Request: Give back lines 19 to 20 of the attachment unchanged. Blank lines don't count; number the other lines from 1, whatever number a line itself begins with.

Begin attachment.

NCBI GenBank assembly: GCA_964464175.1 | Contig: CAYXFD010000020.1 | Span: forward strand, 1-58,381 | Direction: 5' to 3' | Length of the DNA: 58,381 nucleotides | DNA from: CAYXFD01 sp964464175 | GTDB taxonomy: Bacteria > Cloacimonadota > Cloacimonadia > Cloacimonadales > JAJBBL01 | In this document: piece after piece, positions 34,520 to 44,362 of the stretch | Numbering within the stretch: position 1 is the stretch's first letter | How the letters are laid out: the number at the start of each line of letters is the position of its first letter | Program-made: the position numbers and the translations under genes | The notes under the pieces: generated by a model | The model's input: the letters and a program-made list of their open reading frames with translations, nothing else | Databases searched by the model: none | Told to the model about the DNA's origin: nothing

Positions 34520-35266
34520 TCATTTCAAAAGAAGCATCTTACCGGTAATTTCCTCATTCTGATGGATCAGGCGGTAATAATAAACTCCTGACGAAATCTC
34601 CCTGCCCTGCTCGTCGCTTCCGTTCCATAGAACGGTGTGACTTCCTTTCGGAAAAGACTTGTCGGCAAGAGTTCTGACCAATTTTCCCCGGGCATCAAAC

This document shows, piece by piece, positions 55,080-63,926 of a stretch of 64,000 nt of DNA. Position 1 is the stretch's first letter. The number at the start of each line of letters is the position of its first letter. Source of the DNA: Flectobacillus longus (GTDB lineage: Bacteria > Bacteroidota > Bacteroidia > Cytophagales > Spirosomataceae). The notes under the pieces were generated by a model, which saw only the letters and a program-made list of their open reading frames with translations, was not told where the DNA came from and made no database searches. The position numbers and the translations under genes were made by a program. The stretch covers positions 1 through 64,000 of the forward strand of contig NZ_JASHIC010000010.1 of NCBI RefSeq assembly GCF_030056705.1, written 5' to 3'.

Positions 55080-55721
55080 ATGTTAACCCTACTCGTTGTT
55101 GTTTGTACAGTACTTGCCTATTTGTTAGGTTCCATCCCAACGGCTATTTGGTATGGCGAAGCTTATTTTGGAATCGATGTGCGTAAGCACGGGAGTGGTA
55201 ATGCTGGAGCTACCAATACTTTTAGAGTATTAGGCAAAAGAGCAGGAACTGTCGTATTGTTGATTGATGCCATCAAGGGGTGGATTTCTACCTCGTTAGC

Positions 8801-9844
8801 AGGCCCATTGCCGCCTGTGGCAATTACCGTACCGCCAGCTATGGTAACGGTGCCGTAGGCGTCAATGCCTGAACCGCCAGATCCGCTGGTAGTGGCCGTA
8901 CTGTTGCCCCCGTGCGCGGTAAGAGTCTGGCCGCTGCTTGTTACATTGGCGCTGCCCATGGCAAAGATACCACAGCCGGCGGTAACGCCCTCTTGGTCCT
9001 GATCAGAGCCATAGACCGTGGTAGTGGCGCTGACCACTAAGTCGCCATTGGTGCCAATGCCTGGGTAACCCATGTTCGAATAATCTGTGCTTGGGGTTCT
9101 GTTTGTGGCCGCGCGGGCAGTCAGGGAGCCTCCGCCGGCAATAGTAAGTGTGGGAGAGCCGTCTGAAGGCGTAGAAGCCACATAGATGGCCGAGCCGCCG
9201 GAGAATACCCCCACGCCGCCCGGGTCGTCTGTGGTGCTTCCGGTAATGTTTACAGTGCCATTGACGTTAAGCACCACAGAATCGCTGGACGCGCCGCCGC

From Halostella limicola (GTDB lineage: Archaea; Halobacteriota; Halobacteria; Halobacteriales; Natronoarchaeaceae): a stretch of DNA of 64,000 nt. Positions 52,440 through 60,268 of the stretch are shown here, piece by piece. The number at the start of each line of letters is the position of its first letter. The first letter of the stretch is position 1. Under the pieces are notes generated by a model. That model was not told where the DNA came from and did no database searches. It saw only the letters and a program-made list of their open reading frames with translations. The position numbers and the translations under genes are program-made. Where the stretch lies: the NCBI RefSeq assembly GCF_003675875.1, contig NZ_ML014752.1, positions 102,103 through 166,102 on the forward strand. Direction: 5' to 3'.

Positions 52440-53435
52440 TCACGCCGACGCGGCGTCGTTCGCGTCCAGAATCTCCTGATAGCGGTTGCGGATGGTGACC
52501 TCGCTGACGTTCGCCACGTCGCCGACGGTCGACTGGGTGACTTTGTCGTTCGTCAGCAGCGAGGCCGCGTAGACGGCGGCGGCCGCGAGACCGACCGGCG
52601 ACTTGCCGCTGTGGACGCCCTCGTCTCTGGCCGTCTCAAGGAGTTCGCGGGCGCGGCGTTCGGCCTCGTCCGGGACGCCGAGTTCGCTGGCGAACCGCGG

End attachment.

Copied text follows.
52501 TCGCTGACGTTCGCCACGTCGCCGACGGTCGACTGGGTGACTTTGTCGTTCGTCAGCAGCGAGGCCGCGTAGACGGCGGCGGCCGCGAGACCGACCGGCG
52601 ACTTGCCGCTGTGGACGCCCTCGTCTCTGGCCGTCTCAAGGAGTTCGCGGGCGCGGCGTTCGGCCTCGTCCGGGACGCCGAGTTCGCTGGCGAACCGCGG